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We're trying to script a CAD program, and this is the example for controlling the date in our design slugs, but I don't even know what language it is to know what to do with it.

! LIBEDATE

def &d$ &ret$

set &d$ = rstr(`/`,` `,#d$);
set &ret$ = word(&d$,2),`/`,word(&d$,1),`/`,subs(word(&d$,3), -2, 2)
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closed as not constructive by casperOne Aug 24 '12 at 11:54

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9  
What CAD program are you using? It may be a custom scripting language designed specifically for that program. –  Jeremy Bell Mar 16 '10 at 17:19
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Looks like some DSL:) –  pajton Mar 16 '10 at 17:26
    
From the looks of it, it seems to be a DSL. An easy to parse one at that. You can tell due to the different variable things like &var$ –  Earlz Mar 16 '10 at 17:28
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Aren't DSLs characterized by providing primitives to work with domain objects? The code there just does some string processing which wouldn't be too typical an application for a DSL. –  Joey Mar 16 '10 at 17:40
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@Hutch: I think you stumped SO! You should get a badge for that. –  Robert Mar 17 '10 at 15:12

5 Answers 5

What CAD is it? Almost all the ancient CADs have their own (typically weird and ill-designed) scripting languages. Can it be one of the Tribon products?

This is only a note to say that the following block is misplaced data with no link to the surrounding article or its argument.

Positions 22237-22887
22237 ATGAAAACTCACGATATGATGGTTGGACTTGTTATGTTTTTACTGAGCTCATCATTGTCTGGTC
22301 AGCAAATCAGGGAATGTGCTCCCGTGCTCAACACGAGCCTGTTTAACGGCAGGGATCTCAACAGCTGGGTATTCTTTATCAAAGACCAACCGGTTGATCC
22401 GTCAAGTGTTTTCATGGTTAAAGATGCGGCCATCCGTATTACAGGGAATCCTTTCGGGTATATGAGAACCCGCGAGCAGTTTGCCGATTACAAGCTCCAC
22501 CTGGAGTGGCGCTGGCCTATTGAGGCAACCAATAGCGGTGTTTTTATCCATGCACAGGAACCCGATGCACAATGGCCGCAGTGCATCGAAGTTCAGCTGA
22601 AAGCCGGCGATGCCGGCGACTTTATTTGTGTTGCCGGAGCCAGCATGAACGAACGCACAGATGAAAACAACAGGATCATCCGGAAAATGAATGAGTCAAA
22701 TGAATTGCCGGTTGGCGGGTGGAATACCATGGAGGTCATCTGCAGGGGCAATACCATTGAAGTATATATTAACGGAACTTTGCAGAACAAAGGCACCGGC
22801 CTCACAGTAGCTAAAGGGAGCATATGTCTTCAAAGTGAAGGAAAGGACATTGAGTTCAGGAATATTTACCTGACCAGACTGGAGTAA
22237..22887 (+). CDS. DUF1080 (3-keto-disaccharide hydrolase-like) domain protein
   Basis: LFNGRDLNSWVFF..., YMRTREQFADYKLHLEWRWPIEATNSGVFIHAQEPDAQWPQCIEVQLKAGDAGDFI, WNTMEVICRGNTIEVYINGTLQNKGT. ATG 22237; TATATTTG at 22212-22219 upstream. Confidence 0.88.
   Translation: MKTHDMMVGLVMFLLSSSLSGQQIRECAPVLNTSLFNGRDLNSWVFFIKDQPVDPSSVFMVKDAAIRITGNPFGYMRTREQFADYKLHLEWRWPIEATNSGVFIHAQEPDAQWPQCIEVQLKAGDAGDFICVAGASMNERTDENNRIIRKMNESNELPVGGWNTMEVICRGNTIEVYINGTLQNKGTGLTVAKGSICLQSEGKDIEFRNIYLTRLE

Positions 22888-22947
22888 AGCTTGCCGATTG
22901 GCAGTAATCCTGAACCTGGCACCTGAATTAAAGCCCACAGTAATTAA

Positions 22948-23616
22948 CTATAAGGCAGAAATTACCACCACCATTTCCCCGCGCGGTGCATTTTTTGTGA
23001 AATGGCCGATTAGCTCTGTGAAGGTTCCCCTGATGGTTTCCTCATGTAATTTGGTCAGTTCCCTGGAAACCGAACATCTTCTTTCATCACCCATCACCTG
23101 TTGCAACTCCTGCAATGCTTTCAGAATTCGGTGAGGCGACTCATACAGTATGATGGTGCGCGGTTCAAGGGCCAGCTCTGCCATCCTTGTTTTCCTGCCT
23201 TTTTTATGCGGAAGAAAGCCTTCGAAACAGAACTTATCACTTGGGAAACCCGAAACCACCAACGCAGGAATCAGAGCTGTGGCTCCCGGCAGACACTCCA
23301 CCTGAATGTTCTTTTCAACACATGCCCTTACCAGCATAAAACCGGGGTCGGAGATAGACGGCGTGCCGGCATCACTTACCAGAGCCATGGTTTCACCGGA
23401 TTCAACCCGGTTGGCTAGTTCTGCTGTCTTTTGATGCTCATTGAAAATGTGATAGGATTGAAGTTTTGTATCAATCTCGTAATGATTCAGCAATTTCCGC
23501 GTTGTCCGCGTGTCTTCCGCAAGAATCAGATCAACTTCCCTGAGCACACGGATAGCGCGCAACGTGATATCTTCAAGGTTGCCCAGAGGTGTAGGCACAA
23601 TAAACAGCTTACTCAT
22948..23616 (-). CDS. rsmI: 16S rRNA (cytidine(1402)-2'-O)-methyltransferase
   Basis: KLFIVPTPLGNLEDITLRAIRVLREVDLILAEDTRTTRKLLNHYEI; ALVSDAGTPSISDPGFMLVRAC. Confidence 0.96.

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It might be AutoCAD Lisp

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8  
Lisp wouldn't have a def and set function would it? Also there isn't nearly enough parentheses.. –  Earlz Mar 16 '10 at 17:29
    
doesn't look like lisp to me, either. –  Ken Liu Mar 16 '10 at 17:30
    
While this link may answer the question, it is better to include the essential parts of the answer here and provide the link for reference. Link-only answers can become invalid if the linked page changes. –  devundef Aug 25 '12 at 0:26

I thought it might be Tcl, but I don't any more... sorry (and thanks Johannes).

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Tcl doesn't use parentheses for command arguments. Neither has the = sign any relevance. –  Joey Mar 16 '10 at 21:59
    
yes, definetly to many perlesque symbols to be vanilla TCL too - though technically you could probably write this DSL in TCL –  jk. Mar 17 '10 at 13:33

Looks like it might be some kind of macro language maybe? Lua or similar.

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Would it be Python?

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Don't think so. Python defs are followed by colons and the ! LIBEDATE doesn't make sense, either. –  EMP Mar 17 '10 at 4:54
1  
@Evgeny I believe "LIBEDATE" is actually a comment. Google tells me it means "driving" in Estonian. –  Anna Lear Mar 17 '10 at 13:29

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